A. H. FOOTE, Flag-Officer, Commanding Naval Forces Western Waters.

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CAMP ON EAST SIDE MISSISSIPPI RIVER, April 8, 1862-7 a.m.

Major-General HALLECK:

Island No. 10 was hastily evacuated last night and the forces are trying to get off. Whether they will succeed remains to be seen. Paine’s division is in advance. I have not heard from him since last night; everything the enemy had is ours at all events. It may be {p.675} possible, to get their men off by wading the swamps, but nothing in the way of baggage, supplies of any description, can go.

JNO. POPE, Major-General, Commanding.

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TIPTONVILLE, April 8, 1862-9 a.m.

Major-General HALLECK:

The advance under General Paine reached this place at daylight, driving the enemy before him. After sharp skirmishing and frantic attempts to cross the swamp the enemy was so furiously pressed by Paine that he laid down his arms. Two thousand prisoners, including General Mackall, formerly of the Adjutant-General’s Department, and staff, together with large quantities of siege and field artillery, tents, baggage, and an immense quantity of supplies have fallen into our hands. Our troops are scouring the country between here and Island No. 10. Many more prisoners will be taken in course of the day. Everything has worked smoothly and well.

The captured troops are from Arkansas and Louisiana.

JNO. POPE, Major-General, Commanding.

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NEW MADRID, April 8, 1862-7 p.m.

General HALLECK:

Everything is ours. Few, if any, of the enemy escaped. Three generals, 6,000 prisoners, an immense quantity of ammunition and supplies, 100 pieces of siege and several batteries of field artillery, great numbers of small-arms, tents, wagons, horses, &c., have fallen into our hands. Our success has been complete and overwhelming. The enemy’s forces are from Arkansas, Louisiana, Mississippi, Tennessee, and Alabama. I will give to-morrow by telegraph a brief summary of our operations.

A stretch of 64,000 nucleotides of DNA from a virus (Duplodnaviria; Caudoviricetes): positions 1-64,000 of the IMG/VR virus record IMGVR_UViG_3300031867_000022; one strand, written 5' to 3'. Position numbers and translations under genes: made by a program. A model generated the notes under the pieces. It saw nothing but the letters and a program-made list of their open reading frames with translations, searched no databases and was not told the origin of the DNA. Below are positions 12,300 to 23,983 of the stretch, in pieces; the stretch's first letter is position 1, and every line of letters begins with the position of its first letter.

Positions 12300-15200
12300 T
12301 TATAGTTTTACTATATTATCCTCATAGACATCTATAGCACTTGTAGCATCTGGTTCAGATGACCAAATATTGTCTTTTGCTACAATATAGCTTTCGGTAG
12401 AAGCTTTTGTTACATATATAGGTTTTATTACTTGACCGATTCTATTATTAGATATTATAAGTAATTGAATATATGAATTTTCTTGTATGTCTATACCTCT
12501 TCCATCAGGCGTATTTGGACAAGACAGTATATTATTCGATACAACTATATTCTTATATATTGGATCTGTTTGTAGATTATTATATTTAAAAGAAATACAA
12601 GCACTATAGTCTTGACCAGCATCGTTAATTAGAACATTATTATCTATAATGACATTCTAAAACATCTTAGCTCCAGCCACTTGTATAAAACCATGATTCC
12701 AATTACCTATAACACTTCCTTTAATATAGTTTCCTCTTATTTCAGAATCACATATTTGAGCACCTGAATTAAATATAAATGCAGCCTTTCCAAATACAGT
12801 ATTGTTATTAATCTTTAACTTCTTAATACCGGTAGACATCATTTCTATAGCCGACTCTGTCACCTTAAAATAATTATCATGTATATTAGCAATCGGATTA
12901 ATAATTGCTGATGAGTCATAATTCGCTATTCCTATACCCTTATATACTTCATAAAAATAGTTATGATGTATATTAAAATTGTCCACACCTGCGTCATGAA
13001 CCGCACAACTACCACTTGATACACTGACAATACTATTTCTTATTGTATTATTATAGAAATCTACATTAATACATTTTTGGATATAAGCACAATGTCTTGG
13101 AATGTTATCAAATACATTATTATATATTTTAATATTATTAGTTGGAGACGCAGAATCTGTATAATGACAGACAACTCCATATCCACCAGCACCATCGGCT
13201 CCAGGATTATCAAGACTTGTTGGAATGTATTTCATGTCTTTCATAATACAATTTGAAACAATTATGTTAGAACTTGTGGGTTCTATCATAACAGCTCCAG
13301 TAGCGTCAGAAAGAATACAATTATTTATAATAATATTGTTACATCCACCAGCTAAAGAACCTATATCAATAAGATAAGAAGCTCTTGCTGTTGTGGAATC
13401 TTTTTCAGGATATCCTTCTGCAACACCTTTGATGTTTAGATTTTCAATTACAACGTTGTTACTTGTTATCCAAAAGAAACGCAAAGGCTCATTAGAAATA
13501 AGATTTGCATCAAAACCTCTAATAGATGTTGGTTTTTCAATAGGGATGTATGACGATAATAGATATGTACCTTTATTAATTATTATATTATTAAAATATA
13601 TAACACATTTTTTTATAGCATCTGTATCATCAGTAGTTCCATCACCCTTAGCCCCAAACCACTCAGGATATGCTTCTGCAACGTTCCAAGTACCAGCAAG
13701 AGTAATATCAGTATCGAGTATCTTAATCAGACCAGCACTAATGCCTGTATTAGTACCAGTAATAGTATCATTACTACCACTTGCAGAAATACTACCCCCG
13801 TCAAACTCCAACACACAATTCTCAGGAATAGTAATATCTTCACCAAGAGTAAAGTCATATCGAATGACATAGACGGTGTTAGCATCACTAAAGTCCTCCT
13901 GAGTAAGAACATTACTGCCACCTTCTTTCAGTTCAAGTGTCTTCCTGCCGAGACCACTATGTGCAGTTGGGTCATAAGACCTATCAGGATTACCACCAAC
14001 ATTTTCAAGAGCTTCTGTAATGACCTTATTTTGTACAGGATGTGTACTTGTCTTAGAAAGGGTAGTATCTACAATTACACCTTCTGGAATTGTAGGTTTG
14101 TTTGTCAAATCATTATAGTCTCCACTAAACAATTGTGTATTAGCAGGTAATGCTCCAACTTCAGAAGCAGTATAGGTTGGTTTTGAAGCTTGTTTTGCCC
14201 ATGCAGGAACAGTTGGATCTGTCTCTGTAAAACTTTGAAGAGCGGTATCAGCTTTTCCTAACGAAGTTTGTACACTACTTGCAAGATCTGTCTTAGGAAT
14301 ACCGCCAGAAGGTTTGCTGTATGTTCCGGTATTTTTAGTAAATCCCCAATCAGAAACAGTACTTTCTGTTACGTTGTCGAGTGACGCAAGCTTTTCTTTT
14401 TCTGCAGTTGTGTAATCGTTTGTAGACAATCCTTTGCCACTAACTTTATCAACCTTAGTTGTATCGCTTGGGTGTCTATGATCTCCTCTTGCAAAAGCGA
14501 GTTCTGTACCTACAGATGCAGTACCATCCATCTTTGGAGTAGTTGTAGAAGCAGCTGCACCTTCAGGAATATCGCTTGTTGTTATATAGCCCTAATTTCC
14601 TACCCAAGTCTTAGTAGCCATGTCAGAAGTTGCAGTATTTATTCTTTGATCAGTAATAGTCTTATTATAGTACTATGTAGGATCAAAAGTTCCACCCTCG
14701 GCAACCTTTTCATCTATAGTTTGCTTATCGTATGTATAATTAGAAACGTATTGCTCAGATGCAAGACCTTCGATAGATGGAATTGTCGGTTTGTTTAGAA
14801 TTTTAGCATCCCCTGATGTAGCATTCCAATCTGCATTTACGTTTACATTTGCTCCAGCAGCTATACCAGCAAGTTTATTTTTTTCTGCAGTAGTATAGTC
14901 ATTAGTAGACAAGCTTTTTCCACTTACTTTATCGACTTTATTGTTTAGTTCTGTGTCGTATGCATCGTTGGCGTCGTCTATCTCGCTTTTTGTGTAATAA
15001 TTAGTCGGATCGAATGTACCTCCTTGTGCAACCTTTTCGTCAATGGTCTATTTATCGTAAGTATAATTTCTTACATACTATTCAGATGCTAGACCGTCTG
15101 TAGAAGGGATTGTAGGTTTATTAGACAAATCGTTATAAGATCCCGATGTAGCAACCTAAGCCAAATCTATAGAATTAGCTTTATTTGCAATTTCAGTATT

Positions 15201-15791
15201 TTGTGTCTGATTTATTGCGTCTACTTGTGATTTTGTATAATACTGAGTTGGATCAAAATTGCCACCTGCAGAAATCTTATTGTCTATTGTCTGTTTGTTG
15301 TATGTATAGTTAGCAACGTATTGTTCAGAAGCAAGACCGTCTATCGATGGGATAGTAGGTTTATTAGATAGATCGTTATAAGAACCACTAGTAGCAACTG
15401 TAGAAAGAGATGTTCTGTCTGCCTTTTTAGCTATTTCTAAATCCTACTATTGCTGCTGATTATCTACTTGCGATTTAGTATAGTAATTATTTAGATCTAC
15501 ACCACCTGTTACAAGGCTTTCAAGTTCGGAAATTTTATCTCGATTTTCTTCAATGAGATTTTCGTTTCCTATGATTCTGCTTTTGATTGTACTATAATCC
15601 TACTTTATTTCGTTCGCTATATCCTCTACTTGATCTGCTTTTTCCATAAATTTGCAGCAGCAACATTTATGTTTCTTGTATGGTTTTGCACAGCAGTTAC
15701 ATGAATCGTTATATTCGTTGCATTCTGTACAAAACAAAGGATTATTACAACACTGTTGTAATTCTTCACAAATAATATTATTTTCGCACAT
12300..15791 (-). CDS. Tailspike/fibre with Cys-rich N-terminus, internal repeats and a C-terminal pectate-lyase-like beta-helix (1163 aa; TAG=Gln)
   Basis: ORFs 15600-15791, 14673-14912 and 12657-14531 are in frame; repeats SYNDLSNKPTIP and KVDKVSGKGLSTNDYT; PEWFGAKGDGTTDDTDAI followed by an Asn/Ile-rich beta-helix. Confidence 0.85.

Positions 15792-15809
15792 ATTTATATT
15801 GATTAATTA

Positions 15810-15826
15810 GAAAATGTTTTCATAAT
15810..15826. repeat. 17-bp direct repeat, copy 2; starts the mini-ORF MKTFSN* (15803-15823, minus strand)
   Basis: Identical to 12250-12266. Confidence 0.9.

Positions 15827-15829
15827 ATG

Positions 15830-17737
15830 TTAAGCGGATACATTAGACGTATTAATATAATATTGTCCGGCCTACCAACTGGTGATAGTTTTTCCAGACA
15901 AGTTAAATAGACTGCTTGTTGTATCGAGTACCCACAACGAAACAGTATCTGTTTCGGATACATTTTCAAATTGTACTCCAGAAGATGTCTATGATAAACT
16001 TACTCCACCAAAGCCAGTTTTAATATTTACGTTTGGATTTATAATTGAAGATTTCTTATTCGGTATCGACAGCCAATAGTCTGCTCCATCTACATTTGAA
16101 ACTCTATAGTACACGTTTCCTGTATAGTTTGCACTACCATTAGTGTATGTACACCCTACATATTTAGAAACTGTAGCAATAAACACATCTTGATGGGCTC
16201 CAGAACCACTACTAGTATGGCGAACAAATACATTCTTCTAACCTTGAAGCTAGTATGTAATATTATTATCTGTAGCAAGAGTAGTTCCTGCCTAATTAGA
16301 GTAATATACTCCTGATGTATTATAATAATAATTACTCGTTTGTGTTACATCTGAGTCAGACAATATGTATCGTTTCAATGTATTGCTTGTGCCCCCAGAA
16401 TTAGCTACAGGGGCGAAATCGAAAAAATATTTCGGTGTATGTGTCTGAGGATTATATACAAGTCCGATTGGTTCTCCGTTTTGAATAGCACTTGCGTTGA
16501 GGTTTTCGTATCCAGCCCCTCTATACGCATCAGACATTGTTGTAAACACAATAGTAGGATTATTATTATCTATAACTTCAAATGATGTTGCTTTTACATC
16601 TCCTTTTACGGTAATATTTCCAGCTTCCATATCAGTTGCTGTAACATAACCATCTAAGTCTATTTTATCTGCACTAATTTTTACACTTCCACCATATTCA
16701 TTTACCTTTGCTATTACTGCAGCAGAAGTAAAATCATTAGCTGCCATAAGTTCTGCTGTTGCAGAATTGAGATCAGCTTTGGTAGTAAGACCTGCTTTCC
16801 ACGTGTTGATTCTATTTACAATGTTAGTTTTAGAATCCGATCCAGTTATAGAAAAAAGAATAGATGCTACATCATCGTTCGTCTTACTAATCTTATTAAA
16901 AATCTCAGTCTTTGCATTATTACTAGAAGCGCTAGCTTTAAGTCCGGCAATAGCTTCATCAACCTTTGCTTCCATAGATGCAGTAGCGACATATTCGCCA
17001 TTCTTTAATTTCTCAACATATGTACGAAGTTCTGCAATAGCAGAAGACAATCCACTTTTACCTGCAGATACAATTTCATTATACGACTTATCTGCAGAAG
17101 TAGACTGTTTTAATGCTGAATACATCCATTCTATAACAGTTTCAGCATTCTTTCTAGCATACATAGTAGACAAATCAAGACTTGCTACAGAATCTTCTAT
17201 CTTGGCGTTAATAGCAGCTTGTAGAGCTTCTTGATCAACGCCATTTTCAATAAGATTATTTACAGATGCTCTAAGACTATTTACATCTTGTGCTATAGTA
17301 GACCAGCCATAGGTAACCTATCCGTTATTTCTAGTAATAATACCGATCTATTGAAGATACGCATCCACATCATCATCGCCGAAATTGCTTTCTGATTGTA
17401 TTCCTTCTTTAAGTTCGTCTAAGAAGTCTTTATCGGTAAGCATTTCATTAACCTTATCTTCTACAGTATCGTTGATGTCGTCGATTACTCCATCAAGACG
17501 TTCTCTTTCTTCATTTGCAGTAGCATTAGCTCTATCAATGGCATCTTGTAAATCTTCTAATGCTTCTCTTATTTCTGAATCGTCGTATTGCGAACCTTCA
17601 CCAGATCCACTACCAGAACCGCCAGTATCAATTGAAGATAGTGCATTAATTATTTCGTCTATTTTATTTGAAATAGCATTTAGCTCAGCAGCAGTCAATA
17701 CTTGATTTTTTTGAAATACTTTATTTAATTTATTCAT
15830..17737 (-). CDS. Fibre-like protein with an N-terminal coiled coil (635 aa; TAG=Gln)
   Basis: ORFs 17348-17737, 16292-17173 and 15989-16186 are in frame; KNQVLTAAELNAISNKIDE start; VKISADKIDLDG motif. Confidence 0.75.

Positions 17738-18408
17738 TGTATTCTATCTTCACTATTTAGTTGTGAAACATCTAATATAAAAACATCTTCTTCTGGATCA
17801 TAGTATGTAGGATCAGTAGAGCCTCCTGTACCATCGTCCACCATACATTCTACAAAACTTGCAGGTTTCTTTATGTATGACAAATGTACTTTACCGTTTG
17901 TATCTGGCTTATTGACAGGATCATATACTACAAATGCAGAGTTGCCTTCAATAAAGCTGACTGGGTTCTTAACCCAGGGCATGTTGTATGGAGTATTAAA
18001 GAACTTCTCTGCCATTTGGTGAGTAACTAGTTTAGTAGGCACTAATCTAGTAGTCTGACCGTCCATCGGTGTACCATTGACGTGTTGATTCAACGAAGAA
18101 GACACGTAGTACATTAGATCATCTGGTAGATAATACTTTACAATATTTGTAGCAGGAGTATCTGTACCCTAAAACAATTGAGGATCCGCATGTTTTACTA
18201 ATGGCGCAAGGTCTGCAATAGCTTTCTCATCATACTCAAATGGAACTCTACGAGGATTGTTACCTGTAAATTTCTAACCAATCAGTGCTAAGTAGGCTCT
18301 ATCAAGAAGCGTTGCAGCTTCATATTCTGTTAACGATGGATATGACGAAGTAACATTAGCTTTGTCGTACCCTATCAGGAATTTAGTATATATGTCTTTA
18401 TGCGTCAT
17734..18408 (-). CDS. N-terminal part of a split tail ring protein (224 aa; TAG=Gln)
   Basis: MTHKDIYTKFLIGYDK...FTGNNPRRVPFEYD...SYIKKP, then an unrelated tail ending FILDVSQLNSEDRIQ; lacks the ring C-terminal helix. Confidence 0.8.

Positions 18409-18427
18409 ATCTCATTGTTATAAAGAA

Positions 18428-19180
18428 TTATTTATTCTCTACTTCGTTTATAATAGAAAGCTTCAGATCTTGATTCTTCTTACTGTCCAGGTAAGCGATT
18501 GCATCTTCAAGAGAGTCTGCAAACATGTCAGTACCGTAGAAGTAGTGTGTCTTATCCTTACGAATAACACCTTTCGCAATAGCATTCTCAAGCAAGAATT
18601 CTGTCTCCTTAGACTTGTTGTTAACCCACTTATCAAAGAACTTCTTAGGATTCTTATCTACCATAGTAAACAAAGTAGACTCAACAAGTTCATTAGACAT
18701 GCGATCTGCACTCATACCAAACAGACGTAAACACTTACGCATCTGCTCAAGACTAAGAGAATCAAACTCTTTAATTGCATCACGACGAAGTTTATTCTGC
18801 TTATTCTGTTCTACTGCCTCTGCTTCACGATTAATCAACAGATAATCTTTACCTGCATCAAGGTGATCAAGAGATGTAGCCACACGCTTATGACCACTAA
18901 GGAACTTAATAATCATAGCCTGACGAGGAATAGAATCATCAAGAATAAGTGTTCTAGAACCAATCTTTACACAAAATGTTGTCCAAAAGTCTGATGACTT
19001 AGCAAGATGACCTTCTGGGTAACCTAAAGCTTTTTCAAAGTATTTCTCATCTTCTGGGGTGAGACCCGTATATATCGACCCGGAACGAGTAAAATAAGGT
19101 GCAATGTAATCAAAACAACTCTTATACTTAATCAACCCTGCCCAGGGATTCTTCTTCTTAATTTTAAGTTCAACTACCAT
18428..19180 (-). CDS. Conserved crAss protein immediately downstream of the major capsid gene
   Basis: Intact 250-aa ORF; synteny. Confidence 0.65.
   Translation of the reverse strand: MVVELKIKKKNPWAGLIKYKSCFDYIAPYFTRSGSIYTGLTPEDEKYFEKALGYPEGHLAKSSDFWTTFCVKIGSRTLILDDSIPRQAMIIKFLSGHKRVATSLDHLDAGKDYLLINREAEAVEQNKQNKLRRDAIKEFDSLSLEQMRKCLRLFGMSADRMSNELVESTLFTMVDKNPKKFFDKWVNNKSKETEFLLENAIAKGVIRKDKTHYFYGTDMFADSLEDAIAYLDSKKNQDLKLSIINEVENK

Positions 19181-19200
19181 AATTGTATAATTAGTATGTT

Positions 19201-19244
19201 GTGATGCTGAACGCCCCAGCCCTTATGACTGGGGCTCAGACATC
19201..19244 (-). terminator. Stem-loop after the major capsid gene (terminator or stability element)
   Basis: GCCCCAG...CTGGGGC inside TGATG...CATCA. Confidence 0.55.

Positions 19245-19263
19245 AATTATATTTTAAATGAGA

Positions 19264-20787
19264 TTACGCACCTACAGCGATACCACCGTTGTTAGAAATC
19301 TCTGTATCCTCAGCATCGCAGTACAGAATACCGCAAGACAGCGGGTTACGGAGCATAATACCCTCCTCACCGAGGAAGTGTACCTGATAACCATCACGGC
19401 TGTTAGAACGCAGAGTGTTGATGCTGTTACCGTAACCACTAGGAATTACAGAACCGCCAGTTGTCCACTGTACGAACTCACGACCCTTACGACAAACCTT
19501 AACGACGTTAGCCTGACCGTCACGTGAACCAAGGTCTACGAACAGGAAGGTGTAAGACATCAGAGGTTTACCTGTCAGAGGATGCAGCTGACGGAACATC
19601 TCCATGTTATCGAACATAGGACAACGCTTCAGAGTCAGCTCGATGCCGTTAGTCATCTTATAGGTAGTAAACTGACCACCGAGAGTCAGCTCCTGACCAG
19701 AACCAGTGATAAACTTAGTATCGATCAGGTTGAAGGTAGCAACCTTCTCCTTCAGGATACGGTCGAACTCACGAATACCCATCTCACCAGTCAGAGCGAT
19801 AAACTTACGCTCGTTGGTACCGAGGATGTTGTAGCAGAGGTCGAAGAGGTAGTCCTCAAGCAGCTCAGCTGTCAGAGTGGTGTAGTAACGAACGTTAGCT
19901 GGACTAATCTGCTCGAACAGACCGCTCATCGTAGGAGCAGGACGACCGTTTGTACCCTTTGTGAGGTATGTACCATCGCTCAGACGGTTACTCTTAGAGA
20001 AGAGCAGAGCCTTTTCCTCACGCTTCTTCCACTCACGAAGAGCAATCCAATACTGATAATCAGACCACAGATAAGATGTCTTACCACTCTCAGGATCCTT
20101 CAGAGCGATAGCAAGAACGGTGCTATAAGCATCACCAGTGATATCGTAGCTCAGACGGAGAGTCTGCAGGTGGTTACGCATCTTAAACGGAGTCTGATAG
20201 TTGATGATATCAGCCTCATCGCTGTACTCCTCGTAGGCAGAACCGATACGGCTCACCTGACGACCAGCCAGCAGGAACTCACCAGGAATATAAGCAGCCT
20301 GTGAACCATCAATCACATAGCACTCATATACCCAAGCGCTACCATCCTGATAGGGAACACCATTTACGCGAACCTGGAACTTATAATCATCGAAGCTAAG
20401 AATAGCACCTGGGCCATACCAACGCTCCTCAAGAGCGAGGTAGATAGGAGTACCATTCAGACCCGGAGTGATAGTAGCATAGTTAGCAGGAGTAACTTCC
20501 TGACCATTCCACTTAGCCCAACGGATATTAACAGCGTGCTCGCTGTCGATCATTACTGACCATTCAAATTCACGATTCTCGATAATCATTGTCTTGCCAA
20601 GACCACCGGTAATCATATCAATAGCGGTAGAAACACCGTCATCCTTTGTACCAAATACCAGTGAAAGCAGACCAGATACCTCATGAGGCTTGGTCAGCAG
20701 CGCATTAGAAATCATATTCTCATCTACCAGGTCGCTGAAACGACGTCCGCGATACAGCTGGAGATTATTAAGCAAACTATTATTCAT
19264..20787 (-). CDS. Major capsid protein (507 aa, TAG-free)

We have not lost a man in crossing the river or in pursuing or capturing the enemy.

JNO. POPE, Major-General.

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NEW MADRID, April 8, 1862.

Major-General POPE:

I congratulate you and your command on your splendid achievement. It exceeds in boldness and brilliancy all other operations of the war. It will be memorable in military history and will be admired by future generations. You deserve well of your country.

H. W. HALLECK, Major-General.

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MERIWETHER LANDING, April 8, 1862.

Hon. E. M. STANTON, Secretary of War:

General Paine’s division marched forward to Tiptonville last night and captured General Mackall, formerly on the Adjutant-General’s {p.676} (U. S.) staff, with about 2,000 prisoners from Arkansas and Louisiana large quantities of stores, ammunition, and other property. General Pope’s movement has been a complete success. We move in the direction of Island No. 10 in a few moments to capture all that are left.

THOMAS A. SCOTT, Assistant Secretary of War.

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NEW MADRID, April 8, 1862.

Hon. E. M. STANTON, Secretary of War:

Just returned from Tennessee. General Pope’s movement has been a glorious success. Captured the rebel general and nearly all his forces are prisoners. They will number about 5,000. Over 100 pieces of heavy artillery at Island No. 10, and along the river shore a large amount of arms and property of every description. The rebels sank six steamers. Will endeavor to have five of them raised. If transportation arrives to-morrow or next day we shall have Memphis within ten days, and General Pope can co-operate with General Grant at Corinth in wiping out secession. Captain Walke, of the gunboat Carondelet, is entitled to great credit for his efficient co-operation with General Pope to effect the crossing of the river.

THOMAS A. SCOTT, Assistant Secretary of War.

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NEW MADRID, April 8, 1862.

Major-General HALLECK: